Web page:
He benefited from running behind one of the league's best offensive lines, but Morris still demonstrated he's capable of being a safety net if the starter goes down.

    He's among the NFL's best backup running backs, and that's not meant as an insult. It's high praise at a position where injuries can pile up quickly.

Kony Ealy, Defensive End

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    The demand for defensive ends who can make an opposing quarterback's life less enjoyable is always sky-high during free agency. The problem, of course, is the supply of such players dwindles fast.

    That was especially true when the market opened in 2018 after Ezekiel Ansah and DeMarcus Lawrence had already been franchise-tagged. Although there was never a marquee pass-rusher available in free agency, there are solid rotational options who can get a half-dozen or so sacks in a limited role.

    Kony Ealy might be the leader of that group.

    He was selected in the second round (60th overall) during the 2014 draft. The 26-year-old may never live up to that draft slot, but at some point that doesn't matter anymore. It's not his fault the Carolina Panthers drafted him so high.

    He probably won't grow into a double-digit sack guy or someone capable of anchoring a pass rush, but a team wouldn't be expecting that from someone still looking for work a week after the market opened. What can be expected, however, is reliable depth from Ealy, which makes him a valuable asset.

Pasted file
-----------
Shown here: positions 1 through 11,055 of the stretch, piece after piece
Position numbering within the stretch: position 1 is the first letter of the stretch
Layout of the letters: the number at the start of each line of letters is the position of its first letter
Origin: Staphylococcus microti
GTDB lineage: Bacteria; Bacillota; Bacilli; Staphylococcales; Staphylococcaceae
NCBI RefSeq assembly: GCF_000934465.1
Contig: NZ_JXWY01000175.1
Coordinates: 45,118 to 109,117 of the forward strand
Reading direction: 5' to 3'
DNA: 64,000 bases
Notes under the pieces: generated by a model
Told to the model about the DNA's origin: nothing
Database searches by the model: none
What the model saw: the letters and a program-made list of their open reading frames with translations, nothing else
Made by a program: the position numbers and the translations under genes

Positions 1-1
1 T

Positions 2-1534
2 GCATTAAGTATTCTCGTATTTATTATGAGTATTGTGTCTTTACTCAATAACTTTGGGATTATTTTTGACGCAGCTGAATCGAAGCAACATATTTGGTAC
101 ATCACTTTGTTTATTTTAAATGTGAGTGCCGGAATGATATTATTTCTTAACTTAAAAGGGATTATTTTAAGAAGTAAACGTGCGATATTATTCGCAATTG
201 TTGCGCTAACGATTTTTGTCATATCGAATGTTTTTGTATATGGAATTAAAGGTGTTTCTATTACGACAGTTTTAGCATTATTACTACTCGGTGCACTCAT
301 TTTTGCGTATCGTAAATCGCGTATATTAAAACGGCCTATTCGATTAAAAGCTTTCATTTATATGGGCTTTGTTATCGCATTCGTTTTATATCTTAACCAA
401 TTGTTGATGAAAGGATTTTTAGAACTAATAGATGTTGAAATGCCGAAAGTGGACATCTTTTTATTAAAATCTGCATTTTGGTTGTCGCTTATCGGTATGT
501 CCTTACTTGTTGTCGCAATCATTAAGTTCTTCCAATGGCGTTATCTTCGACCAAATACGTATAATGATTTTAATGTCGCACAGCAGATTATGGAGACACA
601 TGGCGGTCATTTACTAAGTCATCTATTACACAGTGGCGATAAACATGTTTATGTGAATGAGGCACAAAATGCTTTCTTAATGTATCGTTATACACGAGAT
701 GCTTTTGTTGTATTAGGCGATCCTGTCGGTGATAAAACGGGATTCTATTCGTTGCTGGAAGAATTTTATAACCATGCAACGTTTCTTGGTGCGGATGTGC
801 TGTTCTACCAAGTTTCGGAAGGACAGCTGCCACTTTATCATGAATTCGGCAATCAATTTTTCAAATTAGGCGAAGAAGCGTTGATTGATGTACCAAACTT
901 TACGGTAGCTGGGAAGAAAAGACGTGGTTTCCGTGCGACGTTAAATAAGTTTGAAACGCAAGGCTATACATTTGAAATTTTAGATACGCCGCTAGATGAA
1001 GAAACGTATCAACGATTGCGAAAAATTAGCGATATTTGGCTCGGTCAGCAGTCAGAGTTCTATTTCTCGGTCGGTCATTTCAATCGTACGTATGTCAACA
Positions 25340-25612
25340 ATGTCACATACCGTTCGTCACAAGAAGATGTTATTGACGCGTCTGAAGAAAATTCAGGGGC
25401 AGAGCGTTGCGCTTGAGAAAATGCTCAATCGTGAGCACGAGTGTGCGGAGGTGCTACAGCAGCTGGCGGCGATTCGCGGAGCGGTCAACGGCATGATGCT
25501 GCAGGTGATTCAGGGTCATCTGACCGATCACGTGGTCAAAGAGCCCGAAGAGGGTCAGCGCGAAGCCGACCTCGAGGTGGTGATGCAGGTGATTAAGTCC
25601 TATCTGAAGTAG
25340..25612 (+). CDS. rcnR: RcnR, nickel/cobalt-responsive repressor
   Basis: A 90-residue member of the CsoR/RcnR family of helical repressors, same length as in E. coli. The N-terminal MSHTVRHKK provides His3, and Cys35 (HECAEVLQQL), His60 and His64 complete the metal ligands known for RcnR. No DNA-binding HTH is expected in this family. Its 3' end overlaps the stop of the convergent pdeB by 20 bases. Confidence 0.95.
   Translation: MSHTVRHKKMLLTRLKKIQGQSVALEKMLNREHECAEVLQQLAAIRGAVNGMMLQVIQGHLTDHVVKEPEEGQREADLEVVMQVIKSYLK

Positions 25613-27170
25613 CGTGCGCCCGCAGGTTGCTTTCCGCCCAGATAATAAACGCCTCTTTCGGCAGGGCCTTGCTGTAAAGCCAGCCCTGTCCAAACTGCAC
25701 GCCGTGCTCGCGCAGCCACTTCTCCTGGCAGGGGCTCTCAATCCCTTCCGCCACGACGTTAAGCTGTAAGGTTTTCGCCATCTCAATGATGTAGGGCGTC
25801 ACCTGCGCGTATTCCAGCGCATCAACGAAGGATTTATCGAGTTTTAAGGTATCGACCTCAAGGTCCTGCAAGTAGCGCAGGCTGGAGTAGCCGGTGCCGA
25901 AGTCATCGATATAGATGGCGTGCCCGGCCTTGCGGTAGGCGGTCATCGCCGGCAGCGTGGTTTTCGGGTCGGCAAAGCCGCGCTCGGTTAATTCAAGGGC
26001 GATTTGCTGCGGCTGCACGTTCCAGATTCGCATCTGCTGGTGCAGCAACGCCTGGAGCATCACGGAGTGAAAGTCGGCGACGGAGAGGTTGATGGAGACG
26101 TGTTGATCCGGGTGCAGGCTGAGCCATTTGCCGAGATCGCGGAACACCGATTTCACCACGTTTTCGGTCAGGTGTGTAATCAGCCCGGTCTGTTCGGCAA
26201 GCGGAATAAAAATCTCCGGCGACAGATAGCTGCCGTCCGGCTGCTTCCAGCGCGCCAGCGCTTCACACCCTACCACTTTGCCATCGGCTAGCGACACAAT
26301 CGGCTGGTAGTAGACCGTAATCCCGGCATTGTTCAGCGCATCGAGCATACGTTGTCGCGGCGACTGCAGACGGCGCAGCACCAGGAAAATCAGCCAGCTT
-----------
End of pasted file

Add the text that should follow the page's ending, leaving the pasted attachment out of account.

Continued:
Ealy has recorded five sacks in two of his four NFL seasons. Although he didn't finish the job often in 2017 when he tallied only one sack for the New York Jets, the former Missouri standout still contributed with nine passes batted down at the line of scrimmage.

    Ealy also finished second on the Jets with 25 pressures, per PFF, a perch he reached while playing just 40.5 percent of the team's snaps.

Dwight Freeney, Defensive End

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    Jeff Haynes/Associated Press

    Dwight Freeney is a pass-rushing legend likely destined for the Hall of Fame whenever he chooses to retire and spend even more time on the golf course. He sits tied for 17th on the all-time career sacks list, and of the 16 players ahead of him, 11 have a gold jacket in their closet.

    But he might not be ready to walk away just yet, and it's easy to understand why.

    If Freeney returns in 2018, he'll be entering his 17th season. Normally that would be reason enough for teams to tip their hats to a fine career and move on. Freeney is different and always has been.

    He split 2017 between the Seattle Seahawks and Detroit Lions. The Seahawks signed him at midseason, and over only five games in Seattle he recorded three sacks. Then in a surprising move he was cut and moved on to Detroit, and even while playing just 227 snaps in 2017, he notched 19 pressures. That came after a surprisingly successful 2016 when he finished with 63 pressures, per PFF.

    Freeney is the ideal candidate for a rotational role as an aging pass-rusher who needs to stay fresh. He was uncertain about his future when speaking to Chris Burke of The Athletic in late December. But he hasn't retired yet, and if the Indianapolis Colts legend decides to return for one more year, he will be a sneaky signing.